Cross-Layer Protocol Design for Mobile Phones

The use of mobile phones is shifting its focus from voice-only applications to multimedia streaming, Internet browsing, file downloading, etc. The network protocols use the layered structure known from the open systems interconnection (OSI) model. This layered structure facilitates development of protocol components by abstraction such that a particular layer only has to concern itself with the interfaces to the layer above it and the layer below it. It also means that a particular layer only has to communicate with the corresponding layer at the other end of the link/network.


The existing layered network protocols were mainly developed for cabled networks and work very well with these. However, the wireless medium has very different properties in terms of for example channel fading and interference. We expect that cross-layer design will provide several benefits in optimization of network protocols for wireless access. Cross-layer design is an important part in relation to flexibility and adaptivity of the network protocol stack.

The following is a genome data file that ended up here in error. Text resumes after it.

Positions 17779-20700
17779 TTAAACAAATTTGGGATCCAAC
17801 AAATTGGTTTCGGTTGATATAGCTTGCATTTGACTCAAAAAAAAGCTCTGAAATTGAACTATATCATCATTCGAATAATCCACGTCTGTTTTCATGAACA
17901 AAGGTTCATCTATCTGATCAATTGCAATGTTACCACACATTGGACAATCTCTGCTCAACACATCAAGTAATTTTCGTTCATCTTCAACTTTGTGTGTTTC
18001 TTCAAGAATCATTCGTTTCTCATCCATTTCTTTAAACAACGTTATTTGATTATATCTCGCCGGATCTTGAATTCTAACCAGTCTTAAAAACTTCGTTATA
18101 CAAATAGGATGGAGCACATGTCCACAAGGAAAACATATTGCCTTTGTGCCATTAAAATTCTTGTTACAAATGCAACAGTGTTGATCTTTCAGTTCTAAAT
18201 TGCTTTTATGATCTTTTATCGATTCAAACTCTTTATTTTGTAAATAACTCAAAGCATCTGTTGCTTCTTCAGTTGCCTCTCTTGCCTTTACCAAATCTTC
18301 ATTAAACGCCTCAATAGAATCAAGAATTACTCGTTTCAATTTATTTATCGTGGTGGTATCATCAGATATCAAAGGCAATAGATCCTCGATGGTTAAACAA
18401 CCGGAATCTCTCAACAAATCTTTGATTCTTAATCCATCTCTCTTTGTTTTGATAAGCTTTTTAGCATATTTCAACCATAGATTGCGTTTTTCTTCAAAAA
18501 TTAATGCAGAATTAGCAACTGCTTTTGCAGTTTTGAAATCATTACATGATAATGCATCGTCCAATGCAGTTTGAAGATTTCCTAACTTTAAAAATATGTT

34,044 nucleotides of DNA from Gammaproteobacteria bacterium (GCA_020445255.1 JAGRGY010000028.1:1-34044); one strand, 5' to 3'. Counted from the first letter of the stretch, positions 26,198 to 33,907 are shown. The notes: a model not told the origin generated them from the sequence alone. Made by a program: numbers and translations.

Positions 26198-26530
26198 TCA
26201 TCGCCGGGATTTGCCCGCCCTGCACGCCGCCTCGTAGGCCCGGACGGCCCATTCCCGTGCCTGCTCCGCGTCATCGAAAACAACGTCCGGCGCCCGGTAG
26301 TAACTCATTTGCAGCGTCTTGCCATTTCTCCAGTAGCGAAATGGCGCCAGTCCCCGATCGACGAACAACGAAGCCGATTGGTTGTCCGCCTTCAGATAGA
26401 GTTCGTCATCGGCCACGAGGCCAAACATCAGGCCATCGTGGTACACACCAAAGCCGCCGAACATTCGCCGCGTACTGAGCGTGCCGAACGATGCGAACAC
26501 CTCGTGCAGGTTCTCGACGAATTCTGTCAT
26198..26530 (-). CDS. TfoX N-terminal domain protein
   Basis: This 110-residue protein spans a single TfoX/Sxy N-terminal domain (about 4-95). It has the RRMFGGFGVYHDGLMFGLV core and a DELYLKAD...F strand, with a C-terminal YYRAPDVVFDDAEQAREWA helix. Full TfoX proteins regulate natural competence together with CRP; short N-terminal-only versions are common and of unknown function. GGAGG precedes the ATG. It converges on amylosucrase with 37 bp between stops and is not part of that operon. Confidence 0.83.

Cross-layer design is a means by which one can get specific knowledge across the protocol stack between separate layers. Cross-layer design allows exploiting flexibility in the protocol stack by using it to enable adaptivity - controlling specific features jointly across multiple protocols and layers. Cross-layer design extends the layered protocol by alteration of interfaces compared to the traditional architecture and it extends the architecture by communicating between non-adjacent layers. From a layered architecture point of view, cross-layer means enabling new interactions between non-adjacent layers and exchanging information and control between layers that was not possible in the original architecture. This makes it possible to optimize the operation of the protocol stack in a joint manner taking aspects of multiple layers into account.

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Last update:18-09-2006